This morning, I watched this series of short films and listened to the words of Dr Richard Feynman. They are magical words, and magical films, and these are my thoughts after watching and listening.

 The Feynman Series - Beauty

"Beauty is truth - truth beauty, that is all 

Ye know on Earth, and all ye need to know."
 - John Keats "Ode to a Grecian Urn"              

Lately, I have been meditating on beauty, and truth, as it were. Lately, I have been living in a great, old, American city. This great, old, American city is filled with amazing historical buildings and ideas: the ideas that this country was born of were born here. Here Thomas Jefferson and Ben Franklin and William Penn and other abolitionists and believers in democracy strolled the streets, dreamed of the way they could be, and built them.

They paved the streets in cobblestones and traintracks. They built City Hall in the image of Parisian buildings. They built the Franklin Institute, the main branch of the Philadelphia Free Library, and Fairmount Park so that Philadelphia would be the most beautiful of American cities. And they succeeded. They built house after house, all stuck together in rows. Some row houses have three floors and others two or four. Some have trees lining their streets, some are bare. All the houses are old, old, old, according to an American timeline. The outsides have changed little, the insides dramatically. Despite time or fire, wind, snow, rain, these houses stand and will stand, I am sure, for a very long time.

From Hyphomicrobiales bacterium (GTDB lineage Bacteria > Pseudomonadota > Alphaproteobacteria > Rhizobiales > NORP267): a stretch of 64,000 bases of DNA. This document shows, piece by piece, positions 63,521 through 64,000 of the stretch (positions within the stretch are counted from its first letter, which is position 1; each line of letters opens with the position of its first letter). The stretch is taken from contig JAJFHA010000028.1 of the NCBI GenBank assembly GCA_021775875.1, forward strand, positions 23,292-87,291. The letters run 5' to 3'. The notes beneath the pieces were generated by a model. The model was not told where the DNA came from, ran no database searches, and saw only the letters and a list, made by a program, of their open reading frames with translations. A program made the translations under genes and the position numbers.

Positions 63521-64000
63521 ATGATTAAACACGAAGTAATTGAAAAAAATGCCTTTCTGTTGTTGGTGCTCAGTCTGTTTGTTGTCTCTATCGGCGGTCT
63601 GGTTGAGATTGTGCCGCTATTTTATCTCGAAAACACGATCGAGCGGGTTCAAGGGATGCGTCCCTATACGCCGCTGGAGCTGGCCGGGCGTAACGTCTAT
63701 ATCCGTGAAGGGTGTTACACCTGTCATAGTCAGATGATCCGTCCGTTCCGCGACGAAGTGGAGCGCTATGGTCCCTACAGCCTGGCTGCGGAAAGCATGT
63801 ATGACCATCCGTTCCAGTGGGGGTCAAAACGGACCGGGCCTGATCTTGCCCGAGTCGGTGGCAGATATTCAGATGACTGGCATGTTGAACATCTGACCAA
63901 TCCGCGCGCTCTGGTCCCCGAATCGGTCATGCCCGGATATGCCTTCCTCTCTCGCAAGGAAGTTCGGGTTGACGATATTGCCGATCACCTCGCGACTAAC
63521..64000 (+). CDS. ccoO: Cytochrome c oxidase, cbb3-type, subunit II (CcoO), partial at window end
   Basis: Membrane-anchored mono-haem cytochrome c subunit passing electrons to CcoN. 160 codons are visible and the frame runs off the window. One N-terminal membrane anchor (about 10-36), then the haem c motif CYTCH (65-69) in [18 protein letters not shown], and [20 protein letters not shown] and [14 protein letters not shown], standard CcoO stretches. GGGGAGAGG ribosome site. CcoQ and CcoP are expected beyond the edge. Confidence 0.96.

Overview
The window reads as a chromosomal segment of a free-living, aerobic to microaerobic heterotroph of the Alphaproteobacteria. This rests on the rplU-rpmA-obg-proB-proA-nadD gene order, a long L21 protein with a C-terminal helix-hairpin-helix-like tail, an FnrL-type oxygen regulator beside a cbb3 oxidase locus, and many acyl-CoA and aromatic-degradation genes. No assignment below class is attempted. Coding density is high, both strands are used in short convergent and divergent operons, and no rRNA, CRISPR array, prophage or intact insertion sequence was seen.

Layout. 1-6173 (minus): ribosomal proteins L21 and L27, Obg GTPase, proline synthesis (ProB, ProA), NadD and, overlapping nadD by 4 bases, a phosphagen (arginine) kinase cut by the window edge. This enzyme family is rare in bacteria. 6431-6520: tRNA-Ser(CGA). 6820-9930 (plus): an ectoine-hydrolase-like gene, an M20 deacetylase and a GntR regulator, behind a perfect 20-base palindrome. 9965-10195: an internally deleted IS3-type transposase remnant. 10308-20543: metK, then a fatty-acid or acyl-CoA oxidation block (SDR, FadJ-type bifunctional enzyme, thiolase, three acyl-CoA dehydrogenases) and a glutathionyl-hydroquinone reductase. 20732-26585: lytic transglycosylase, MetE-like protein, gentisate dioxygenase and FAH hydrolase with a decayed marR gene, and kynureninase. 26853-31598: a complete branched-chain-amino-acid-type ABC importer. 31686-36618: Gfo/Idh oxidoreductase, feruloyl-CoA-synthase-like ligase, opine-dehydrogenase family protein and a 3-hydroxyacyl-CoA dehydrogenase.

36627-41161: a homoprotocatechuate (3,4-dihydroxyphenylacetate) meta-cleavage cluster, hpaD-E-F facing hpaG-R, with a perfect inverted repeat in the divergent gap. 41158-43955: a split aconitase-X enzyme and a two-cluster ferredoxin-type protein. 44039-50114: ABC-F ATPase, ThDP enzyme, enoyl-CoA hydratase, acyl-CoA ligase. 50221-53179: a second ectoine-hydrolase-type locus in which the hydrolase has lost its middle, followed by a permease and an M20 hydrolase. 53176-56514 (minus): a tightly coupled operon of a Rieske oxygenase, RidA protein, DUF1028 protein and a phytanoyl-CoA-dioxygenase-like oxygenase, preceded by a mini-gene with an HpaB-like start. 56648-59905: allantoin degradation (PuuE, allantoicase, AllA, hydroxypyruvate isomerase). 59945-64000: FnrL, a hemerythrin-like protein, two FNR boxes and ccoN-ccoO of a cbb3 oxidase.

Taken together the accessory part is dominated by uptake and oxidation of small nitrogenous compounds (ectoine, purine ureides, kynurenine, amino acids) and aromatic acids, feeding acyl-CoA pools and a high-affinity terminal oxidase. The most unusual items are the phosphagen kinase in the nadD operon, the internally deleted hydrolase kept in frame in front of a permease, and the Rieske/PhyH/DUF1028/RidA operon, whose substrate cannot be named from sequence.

So this idea is beautiful, really. Using Hall Quarry granite, carving out a European city, a beacon of America on the edge of the Delaware River. A city born of the ideas of equal representation, democracy, freedom and liberty.

Then they paved over the cobblestones, covered the traintracks. They maintained the city around City Hall and around the park. Center City flourishes, South Philly grows, Queen Village maintains its classic beauty. Around the edges, though, city planning and city resources grew thin. Slowly, they became dismantled, as did every great American city. The industries moved out of the city, but left unemployed workers and empty factory buildings for us to see every day. Giant brick buildings broadcast who once lived and worked there: who made their living there, but no more. 

Those young people who were born around those city edges, the ones who saw their grandparents and parents have solid, stable jobs at factories in Philly all of a sudden saw empty brick buildings. All of a sudden, they questioned whether they had a future here at all. And the answer was, no. The schools deteriorated when the city and government limited their funding. An overwhelming sense of dependence on data as the determining statistic for education overwhelmed schools populated with children who knew there was no future for them: they began to fail.

People grew sad and disenchanted. They saw the people in Center City and wondered why the rest of the city was so different. What had they done? And they had done nothing. The City itself, the powers that be, had sold their future for the present. The idea that all of us had to now pull ourselves up by our bootstraps, when in reality none of the wealthy had done this, at least not in several generations, pervaded the City and if you were not able to do this, you were degenerate, pathological, a culture of poverty.

I take the train to work in the morning and pass an amazingly beautiful, Grecian style building. I wonder what it was, because now the doors and windows are boarded up. There are trees growing through holes in the sides of the building. Across the park near the school is an incredible church. It must be over 150 years old, judging by its spires and stained glass, sculpted windows. The front is boarded up now, the windows are broken out. There is scaffolding in front to keep people out.